A recent report has raised alarms about the financial health of nearly half of the schools in Brighton and Hove, prompting warnings that the local council might be compelled to provide financial support to these struggling educational institutions.
According to a recent report presented to the Brighton and Hove City Council’s Strategy, Finance, and City Regeneration Committee, a significant number of council-maintained schools, precisely 33 out of 61, find themselves in a precarious financial position with licensed deficits. This financial challenge coincides with an increase in the number of schools in the region with surplus capacity.
The Chief Financial Officer of Brighton and Hove City Council presented a comprehensive overview of the situation during a committee meeting on Thursday, December 7. The government allocates a dedicated schools grant amounting to £198 million annually, which the council then disburses to schools. However, in cases where schools overspend beyond their allocated budgets, the council may find itself obligated to step in and provide additional funding to help them restore financial equilibrium.
The licensed deficits for the current financial year stand at a significant £4.39 million, as revealed to councillors. This figure is only marginally lower than the £4.54 million surplus recorded at the close of the most recent full financial year, 2022-23.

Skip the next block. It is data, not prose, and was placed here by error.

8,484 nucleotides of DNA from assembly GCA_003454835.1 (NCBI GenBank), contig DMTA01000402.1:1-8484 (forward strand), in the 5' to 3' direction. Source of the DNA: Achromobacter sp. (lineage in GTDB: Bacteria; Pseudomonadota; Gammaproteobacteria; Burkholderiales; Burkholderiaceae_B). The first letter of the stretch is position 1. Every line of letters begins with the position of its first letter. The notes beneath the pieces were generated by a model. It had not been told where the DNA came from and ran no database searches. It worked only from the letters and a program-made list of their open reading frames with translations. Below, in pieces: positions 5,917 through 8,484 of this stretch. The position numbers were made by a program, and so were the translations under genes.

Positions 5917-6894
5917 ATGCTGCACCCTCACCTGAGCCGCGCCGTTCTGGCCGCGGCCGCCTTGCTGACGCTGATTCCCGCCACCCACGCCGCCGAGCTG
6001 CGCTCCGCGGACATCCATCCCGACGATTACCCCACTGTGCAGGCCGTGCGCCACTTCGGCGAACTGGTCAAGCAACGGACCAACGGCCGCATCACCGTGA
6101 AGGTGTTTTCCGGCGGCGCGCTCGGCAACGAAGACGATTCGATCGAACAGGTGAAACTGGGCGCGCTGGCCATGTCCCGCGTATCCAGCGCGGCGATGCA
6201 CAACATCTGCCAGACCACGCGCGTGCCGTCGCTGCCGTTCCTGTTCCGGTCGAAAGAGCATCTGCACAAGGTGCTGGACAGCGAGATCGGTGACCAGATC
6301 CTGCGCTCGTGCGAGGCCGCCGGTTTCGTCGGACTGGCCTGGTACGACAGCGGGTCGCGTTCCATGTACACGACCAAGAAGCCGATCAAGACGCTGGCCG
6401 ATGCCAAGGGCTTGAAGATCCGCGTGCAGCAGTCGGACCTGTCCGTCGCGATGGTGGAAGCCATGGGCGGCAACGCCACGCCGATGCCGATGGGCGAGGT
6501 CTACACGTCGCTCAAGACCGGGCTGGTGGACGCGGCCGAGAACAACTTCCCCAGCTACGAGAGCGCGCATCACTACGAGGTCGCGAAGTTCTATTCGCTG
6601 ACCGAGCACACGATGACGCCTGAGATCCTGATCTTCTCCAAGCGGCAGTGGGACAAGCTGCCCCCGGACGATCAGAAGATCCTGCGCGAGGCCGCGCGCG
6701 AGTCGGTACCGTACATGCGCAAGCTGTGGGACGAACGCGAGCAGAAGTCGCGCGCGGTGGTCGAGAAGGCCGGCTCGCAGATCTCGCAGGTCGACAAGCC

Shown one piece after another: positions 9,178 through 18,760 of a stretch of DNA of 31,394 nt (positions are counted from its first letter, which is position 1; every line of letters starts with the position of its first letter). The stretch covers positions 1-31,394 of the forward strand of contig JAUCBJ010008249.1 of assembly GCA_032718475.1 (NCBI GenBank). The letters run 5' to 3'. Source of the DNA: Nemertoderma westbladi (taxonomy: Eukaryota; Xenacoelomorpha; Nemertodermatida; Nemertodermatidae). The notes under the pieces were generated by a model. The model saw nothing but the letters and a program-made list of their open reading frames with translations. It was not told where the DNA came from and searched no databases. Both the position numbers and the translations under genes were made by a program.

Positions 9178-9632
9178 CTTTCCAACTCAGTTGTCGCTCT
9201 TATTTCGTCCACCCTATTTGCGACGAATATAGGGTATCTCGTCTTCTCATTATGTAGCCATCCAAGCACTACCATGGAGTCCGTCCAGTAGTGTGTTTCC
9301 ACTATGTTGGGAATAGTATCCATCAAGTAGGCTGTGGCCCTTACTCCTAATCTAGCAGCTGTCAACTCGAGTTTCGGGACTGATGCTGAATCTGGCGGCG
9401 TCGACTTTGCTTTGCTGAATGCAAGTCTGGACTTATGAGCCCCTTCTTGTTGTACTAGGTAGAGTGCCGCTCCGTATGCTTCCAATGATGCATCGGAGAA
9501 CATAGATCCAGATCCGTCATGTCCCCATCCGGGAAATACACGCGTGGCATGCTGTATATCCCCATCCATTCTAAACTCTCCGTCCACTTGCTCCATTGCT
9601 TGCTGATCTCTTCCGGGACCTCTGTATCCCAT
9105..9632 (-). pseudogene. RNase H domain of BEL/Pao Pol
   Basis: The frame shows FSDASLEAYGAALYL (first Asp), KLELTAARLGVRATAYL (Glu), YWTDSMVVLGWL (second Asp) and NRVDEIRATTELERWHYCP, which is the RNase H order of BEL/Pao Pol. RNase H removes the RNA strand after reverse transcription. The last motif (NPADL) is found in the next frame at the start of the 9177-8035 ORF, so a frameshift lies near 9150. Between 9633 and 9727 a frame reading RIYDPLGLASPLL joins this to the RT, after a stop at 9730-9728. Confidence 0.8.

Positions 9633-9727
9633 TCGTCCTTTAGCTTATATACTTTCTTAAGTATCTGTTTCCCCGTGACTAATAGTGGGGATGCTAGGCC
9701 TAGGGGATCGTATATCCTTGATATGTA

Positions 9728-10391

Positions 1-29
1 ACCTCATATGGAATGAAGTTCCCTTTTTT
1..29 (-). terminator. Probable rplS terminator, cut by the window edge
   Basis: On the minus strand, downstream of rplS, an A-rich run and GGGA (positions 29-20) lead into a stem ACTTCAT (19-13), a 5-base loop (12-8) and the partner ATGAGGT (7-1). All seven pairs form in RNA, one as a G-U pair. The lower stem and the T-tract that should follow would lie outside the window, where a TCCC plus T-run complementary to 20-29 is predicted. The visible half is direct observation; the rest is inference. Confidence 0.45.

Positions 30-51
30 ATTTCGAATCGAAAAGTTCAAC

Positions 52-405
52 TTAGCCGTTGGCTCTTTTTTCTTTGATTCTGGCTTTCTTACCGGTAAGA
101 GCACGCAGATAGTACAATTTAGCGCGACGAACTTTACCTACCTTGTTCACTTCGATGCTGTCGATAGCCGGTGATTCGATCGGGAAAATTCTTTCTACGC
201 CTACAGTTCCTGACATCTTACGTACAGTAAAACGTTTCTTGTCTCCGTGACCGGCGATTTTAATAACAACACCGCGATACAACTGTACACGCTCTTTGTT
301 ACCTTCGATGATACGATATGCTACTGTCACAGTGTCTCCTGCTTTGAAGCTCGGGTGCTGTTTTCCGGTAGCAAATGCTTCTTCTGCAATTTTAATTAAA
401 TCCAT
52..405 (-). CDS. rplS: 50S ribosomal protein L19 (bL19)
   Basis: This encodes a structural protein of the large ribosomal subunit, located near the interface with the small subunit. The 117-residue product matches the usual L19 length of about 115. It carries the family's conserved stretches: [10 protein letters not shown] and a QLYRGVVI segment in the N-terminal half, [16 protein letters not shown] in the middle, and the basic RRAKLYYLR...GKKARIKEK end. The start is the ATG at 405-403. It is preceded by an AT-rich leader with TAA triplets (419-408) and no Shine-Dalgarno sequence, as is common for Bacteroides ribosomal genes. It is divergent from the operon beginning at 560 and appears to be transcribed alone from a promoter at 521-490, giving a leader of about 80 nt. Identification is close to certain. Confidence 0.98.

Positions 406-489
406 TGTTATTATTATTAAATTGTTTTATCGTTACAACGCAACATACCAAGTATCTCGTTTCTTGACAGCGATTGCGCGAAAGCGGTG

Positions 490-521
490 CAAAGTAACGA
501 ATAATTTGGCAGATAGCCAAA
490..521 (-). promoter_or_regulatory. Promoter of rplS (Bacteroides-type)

During the committee meeting, concerns were raised about a potential £573,000 overspend beyond the existing surplus. Questions were posed regarding whether this additional funding would need to be sourced from the council’s budget and if the funding shortfall was linked to a decline in student enrollment in Brighton and Hove, as educational funding is typically based on pupil numbers.
The council’s representative acknowledged that the current budget situation was a “close call” and reassured the committee that the council is actively working to assist schools in achieving a balanced financial position. However, he noted that having more than half of the schools in deficit is “highly unusual.” While unable to provide a national context, it was suggested that falling pupil numbers, coupled with below-inflation increases in the dedicated schools grant over several years, were contributing to the financial challenges faced by schools in Brighton and Hove.
The council is currently in the midst of public consultations regarding the proposed closure of two primary schools and the reduction of admission numbers at nine others due to a surplus of available spaces. The forecasts indicate a significant gap between available primary school places and the expected number of children requiring placement in 2025 and 2026.
A debate on the proposed closure of two undersubscribed primary schools is scheduled for Thursday, December 14. Concerns have also been raised by parents from various schools, with active campaigns against reductions in student intakes from 2025.
Public consultations, which are accessible on the council’s website, include proposals to cut admission numbers at several primary schools, starting from September 2025. The outcome of these consultations will undoubtedly impact the educational landscape in Brighton and Hove, with the financial health of schools hanging in the balance.